Sunday, 29 November 2015

BYOD DIY VoIP Saves Me Big Money Every Year

I've been practicing BYOD DIY VoIP for at least ten years now.  Its been a good 5 years since I last took a close look at how much I was truly paying (and, saving) each month/year on home phone telecom services.

For years, I only focused on the pennies I could save on each phone call.  In part, this is because I only subscribe to "pay-per-minute" services.  In other words, I typically pay an average of 1 cent/min for outbound calls and 1.4 cent/min for inbound calls.  A phone number, or DID, which is required to receive inbound calls typically costs me $1.99/month (all prices are in $USD).  Although not required by my ITSP's, I also subscribe to e911 emergency calling service for $1.50/month.


Based on the above rates, if I make an outbound call for 5 minutes, that call is only going to cost me 5 cents. And, if receive an inbound call and it lasts 5 minutes, that call costs me... 7 cents.

To put this in perspective, hypothetically if I were to receive 3 inbound calls/day and 3 outbound calls/day and all calls average 5 minutes each, then this service would cost me:  ((3*5*1.4 cent/min) + (3*5*1 cent/min)) per day = ((15*1.4 cents) + (15*1)) = (21 cents + 15 cents) = 36 cents/day. If we assume an average of 30 days/month, then the total monthly cost would be = $10.80/month.

Now, if I tack on the monthly DID + e911 costs of $1.99 + $1.50 to the $10.80 average calling charges, I (hypothetically) would be looking at a total monthly phone bill of ~ $14.29/month.

Keep in mind, $14.29 is based on a hypothetical guesstimate of calling usage.

In reality, I talk on the telephone much less than that.  I just checked my primary ITSP VoIP service provider CDR (Call Detail Records).  As it turns out, over the past six months, my monthly calling minutes only tallies to cost approximately $1.50/month.  Therefore, it appears that my true monthly average VoIP telecom service cost is in the neighborhood of.....$1.99 (DID)+ $1.50 (e911) + $1.50 (calling costs) = $4.99/month.  Not bad!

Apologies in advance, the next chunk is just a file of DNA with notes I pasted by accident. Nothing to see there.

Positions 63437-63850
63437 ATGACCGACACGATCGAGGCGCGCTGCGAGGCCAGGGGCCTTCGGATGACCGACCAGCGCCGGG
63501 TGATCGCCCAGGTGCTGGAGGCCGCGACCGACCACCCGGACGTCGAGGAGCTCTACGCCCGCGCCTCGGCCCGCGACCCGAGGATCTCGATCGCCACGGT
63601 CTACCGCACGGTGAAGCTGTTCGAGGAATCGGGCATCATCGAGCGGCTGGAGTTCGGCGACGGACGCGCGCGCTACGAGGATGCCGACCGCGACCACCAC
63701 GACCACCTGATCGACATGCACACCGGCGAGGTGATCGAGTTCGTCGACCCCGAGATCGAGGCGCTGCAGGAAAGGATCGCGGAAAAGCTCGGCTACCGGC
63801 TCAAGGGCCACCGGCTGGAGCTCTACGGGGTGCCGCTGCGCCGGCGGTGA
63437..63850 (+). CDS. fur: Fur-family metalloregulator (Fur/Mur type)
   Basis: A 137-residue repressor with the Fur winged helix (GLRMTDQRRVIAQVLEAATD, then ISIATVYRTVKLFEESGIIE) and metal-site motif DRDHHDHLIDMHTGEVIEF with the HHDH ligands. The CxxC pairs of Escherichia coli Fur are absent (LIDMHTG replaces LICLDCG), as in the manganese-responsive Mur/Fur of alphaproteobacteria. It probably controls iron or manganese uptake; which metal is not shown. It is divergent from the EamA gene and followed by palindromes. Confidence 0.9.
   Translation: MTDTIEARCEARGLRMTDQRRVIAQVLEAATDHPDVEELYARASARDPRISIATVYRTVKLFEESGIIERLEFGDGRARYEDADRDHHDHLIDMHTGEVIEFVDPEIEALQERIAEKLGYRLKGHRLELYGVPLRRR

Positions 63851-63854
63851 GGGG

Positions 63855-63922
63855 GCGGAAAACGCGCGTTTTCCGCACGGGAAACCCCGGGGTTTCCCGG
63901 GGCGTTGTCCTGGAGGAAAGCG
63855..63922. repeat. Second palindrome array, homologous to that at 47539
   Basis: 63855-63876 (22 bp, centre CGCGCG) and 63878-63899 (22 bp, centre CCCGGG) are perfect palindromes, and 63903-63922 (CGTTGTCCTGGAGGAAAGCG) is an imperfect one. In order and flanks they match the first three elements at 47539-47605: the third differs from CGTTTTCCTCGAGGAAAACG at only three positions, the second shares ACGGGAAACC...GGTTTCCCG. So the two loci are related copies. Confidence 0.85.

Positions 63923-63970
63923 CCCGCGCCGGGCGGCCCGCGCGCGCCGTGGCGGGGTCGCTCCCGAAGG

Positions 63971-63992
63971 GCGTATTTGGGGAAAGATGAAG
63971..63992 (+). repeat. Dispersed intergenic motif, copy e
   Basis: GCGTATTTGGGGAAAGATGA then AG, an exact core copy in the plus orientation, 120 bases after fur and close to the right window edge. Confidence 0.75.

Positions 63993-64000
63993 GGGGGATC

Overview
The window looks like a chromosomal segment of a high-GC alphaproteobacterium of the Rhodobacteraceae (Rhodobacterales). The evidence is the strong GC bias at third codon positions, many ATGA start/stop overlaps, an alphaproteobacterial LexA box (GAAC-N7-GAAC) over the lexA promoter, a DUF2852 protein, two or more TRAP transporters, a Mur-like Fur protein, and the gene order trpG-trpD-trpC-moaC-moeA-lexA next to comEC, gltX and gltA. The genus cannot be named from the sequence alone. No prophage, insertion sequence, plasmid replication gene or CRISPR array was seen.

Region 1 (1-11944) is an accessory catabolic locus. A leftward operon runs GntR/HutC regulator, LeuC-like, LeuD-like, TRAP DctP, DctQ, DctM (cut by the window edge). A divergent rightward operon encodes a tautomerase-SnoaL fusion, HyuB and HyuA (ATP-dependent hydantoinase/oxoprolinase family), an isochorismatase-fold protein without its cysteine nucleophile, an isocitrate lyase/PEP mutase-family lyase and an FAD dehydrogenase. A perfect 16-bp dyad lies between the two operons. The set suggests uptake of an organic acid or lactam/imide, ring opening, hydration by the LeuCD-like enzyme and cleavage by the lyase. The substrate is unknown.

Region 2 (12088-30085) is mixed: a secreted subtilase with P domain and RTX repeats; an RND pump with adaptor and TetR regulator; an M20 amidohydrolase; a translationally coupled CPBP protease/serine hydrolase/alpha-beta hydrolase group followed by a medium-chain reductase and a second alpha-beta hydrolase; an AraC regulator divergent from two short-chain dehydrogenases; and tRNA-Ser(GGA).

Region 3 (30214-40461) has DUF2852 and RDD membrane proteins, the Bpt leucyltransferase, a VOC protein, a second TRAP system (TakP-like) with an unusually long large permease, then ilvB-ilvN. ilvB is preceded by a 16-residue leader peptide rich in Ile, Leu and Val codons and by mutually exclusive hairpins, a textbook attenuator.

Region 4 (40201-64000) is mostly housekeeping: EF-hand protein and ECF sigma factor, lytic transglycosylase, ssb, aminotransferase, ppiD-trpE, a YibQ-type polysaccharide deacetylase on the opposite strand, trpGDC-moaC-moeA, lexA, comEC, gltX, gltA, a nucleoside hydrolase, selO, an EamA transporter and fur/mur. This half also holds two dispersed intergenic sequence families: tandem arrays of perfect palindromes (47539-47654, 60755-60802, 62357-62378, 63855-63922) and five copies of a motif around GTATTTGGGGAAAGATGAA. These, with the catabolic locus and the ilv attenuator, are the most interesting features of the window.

What's interesting about this is that I only use "pay-per-minute" calling plans.

For some reason, most people automatically gravitate to "unlimited" calling plans thinking they are going to save money.  Fact is, unlimited plans end up costing most people far more money per month than they realize.

Of course, there are exceptions to the rule.  Some people use the telephone a lot.  But even then, if you do the math, "unlimited" plans will typically cost you more money.  Sure, maybe for one or two months out of the year you do an unusually extra amount of phone calling.  But, what about the rest of the year?  If you average it out over 12 months, pay-per-minute will save "most people" more money in the long run.  Of course, this rule also applies to primarily BYOD DIY VoIP phone service.

Incumbent Telco's (ILEC - Incumbent Local Exchange Carriers) and even the competitive Telco's (CLEC - Competitive Local Exchange Carriers) don't truly give you real choice in the matter.  They structure their price plans so that you don't have any real choice but to pay excessively high prices.  Under pretext of saving you money, they force you into "bundles" and "term contracts".

Out of curiosity, I just visited some of the Canadian CLEC and ILEC web sites to check out their latest price plans.  It was "shocking" to see what they are charging the masses for basic telephone service.  So shocking that I had to lay down and take a nap to recover (ok, the nap is an exaggeration - but the shock isn't).

Let's look past the fish hooks that include as introductory offers.  The most basic Telus phone service starts at $30/month. That includes.... "unlimited local calling" and 1 calling feature of your choice.... what a bargain!

But, the real deal is at $40/month which includes "unlimited local calling" plus 9 calling features.  Now, that's a bargain.... or is it?

I get all those same features with my pay-per-minute VoIP ITSP for about $5/month.  You tell me, which is the better deal?

Oh yes, and did I mention that the 1 cent/minute that I pay for outbound calls is to anywhere in North America.  It doesn't matter if I'm calling next door, the east coast, west coast, Miami, Fla, or Phoenix, Az, it still only costs me 1 cent/min.

In the end, BYOD DIY VoIP isn't for everyone. It will save you money, and it is the only way for me to go...